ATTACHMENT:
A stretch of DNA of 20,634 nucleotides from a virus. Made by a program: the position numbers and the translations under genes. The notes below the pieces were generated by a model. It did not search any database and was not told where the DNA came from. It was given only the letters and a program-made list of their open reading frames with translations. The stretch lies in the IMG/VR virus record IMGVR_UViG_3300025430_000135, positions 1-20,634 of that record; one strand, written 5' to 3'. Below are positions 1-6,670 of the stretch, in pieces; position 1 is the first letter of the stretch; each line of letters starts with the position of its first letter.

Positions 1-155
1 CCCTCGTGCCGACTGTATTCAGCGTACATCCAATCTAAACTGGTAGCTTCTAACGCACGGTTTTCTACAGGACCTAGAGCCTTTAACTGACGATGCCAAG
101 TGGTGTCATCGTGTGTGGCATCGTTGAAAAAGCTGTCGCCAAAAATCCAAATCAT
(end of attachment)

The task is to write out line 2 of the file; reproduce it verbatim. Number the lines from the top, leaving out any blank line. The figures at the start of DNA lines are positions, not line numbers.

Positions 1-155